Nanosatellites Make Space Accessible in Schools
A team of dedicated researchers and engineers overcame a host of challenges to launch a satellite into space last month after years of work—a project nearly derailed by COVID. What lies ahead for the group that designed, built and coded the 2U CubeSat from scratch? High school graduation.
Students at the Thomas Jefferson High School for Science and Technology (TJHSST) in Alexandria, Virginia, watched on November 26 as NASA launched their satellite into space on SpX-26, a commercial resupply service mission to the International Space Station. The launch marks the culmination of a years-long project for the school’s TJ Space club.
The team used a 2U CubeSat for the mission, which is a type of nanosatellite, measuring approximately 8 inches long and 4 inches wide. These miniaturized satellites have grown in popularity in recent years, with an increasing number of high school CubeSat programs popping up across the nation.
Groups can purchase CubeSat kits, which provide standardized hardware components at a much lower cost than traditional multimillion-dollar satellite missions. However, the TJ Space team chose to build their satellite from scratch without the help of a kit or a partnership with a university or company. They selected space-grade parts, wired the electronics, wrote the drivers and coded the flight software.
The TJ Space satellite, named the Thomas Jefferson Research and Educational Vehicle for the Evaluation of Radio Broadcasts (TJREVERB), aims to test a novel radio-flight computer configuration in low-Earth orbit using Raspberry Pi. It will also evaluate the performance of an Iridium radio on a passively stabilized CubeSat.
TJREVERB is actually the second satellite built by students at the school. TJHSST made history in 2013 as the first-ever high school to launch a CubeSat into space, which they developed in partnership with Orbital Sciences Corporation.
The school utilized NASA’s CubeSat Launch Initiative (CSLI) to get their completed satellite into space. The CSLI gives universities, high schools and nonprofits in the United States the opportunity to fly their miniaturized satellites on upcoming planned rocket launches.
But the students faced many roadblocks in the more than seven years leading up to the launch, including delays from COVID. They were working with a NASA grant, which was extended for just one year during the pandemic, leaving them 12 months to complete the satellite when they returned to school in person.
The students who started the TJREVERB project back in 2016 had graduated by the time work resumed in 2020 after the 1.5-year hiatus. A lack of documentation on the original work left new team members scrambling to understand what had been done and what remained. Facing poorly documented code and outdated machine components, they chose to redo much of the previous work. They reverse-engineered the FlatSat layout, re-milled the hardware, rewrote the flight software and re-examined the mission goals.
Through thousands of hours of collective work, the team overcame all obstacles to meet NASA’s deadline for mission readiness. TJREVERB was go for launch.
Moving forward, the students are making documentation and readability priorities. Their goal now is to ensure knowledge is continually passed down so that new members entering high school can carry the torch as senior members graduate.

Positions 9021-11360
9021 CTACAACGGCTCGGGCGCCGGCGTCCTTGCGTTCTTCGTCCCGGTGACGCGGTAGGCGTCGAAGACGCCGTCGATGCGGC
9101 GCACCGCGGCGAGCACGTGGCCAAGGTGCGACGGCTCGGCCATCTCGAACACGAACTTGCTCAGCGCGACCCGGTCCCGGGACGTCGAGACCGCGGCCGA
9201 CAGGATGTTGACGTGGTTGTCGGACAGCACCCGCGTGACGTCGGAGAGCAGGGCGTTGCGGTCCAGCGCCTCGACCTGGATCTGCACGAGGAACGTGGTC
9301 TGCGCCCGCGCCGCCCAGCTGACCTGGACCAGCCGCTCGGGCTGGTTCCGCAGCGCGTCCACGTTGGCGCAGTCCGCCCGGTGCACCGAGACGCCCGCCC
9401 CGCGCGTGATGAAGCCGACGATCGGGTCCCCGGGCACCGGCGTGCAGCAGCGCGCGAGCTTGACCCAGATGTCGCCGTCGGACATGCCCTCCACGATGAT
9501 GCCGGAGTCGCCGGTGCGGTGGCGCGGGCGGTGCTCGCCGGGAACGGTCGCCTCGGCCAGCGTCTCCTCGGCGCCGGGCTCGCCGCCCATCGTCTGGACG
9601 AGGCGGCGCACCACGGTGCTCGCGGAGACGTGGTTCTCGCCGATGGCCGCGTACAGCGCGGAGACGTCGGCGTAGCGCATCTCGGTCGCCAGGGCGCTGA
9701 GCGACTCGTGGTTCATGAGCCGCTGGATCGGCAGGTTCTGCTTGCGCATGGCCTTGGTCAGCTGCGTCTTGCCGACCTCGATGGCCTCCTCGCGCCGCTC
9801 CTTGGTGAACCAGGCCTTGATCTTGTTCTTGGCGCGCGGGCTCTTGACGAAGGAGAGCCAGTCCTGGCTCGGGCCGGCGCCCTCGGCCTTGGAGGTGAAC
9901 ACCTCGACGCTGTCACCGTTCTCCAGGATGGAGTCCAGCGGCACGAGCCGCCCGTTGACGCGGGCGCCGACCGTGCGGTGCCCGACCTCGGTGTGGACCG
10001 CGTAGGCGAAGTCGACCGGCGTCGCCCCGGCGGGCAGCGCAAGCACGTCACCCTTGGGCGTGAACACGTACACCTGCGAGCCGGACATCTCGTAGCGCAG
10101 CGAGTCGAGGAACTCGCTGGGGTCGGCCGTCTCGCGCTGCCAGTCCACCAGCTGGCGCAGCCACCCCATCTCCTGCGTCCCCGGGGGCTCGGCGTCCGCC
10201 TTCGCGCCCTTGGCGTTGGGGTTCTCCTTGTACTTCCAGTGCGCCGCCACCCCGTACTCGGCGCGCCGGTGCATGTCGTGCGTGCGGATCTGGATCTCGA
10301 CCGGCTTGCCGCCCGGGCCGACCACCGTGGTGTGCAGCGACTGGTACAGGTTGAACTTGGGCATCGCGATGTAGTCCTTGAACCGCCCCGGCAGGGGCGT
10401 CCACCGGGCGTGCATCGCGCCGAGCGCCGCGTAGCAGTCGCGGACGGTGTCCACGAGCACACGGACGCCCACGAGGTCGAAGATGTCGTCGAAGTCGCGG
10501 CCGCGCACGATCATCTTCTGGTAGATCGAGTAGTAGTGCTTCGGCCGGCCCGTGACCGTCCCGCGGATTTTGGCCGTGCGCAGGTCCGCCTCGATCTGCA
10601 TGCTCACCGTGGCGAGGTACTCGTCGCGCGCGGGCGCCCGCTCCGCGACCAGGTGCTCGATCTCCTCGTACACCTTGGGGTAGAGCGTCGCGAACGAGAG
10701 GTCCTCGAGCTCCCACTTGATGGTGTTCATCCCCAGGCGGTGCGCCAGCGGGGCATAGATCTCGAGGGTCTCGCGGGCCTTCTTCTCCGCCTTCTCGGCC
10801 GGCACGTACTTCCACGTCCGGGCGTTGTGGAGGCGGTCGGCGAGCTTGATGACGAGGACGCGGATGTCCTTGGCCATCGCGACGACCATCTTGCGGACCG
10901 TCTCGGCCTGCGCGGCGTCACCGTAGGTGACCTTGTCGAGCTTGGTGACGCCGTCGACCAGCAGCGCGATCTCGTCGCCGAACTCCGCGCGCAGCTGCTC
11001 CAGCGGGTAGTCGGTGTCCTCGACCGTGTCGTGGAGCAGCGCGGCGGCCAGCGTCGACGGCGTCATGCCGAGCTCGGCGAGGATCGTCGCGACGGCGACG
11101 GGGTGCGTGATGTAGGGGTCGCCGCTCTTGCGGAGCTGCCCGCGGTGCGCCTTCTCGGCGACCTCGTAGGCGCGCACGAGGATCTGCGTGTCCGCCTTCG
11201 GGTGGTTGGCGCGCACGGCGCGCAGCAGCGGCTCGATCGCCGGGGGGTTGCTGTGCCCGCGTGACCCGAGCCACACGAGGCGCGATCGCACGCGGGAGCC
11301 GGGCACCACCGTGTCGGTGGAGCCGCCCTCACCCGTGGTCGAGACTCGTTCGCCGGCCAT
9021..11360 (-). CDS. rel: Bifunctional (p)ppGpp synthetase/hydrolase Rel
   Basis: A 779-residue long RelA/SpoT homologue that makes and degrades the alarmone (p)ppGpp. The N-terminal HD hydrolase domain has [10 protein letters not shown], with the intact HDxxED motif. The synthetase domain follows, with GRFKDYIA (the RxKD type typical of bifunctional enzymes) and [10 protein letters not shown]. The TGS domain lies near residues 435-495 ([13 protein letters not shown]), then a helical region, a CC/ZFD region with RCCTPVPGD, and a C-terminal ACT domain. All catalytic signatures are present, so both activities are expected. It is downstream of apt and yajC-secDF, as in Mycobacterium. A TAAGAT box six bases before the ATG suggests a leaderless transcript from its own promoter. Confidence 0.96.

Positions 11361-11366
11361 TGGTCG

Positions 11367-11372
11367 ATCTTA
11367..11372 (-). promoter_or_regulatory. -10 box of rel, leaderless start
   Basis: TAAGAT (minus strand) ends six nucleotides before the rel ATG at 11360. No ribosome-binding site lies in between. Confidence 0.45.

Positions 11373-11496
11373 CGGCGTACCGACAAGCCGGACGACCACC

The team relies heavily on mentors and outside support for their TJ Space projects. They’re continually seeking organizations and individuals who can assist the students who come into the club with little to no experience in electronics, programming, computer-aided design and robotics.
Kristen Kucko, director of the automation and robotics lab at TJHSST, serves as the faculty sponsor of TJ Space. Kucko previously worked at Apple before taking time to stay home with her children. She wanted to return to the workforce in a job that made a real impact, and it led her to the school. She gives her own time after school hours to support the club and lead the CubeSat effort.
Her impact on the team is clear. On a Thursday afternoon in November, more than 50 students were packed into the robotics lab, buzzing with energy and excitement as they worked on new projects. And while their academic achievements are tremendous, it’s their positive attitude and motivation to learn that are contagious.
Khoi Dinh, a student at TJHSST and project manager at the TJ Space program, has always had a passion for space. “I would be in second grade and check out the NASA books at the book fair.” He pursued that passion and pushed himself out of his comfort zone for the satellite project. “It’s been a really fun adventure so far.”
Being part of the CubeSat project requires huge sacrifice from the students who already juggle daunting school schedules, long commutes, piles of homework and nonstop extracurriculars. But for many, the challenge of the project was also the appeal.
“I wanted to do something high commitment that would be a rewarding experience. I chose TJ Space because it was a really intense project that required a lot of dedication,” explained Zichang Wang, a junior in the TJ Space program.
For other students, it represented a chance to use their minds in a totally different way. “I kind of thought of it as like an escape from schoolwork,” explained Alan Hsu, a student at TJHSST and program manager for TJ Space.
But for the entire team, it was the group dynamic that pushed them through to the finish line. “We built a really strong team culture where every single person working on the project is part of each other’s family,” said Wang. “The robotics lab is my second home. I spend so much time there, willingly. I love every single person on the team, and I think we motivate each other to finish a project. Oh … and there’s pizza."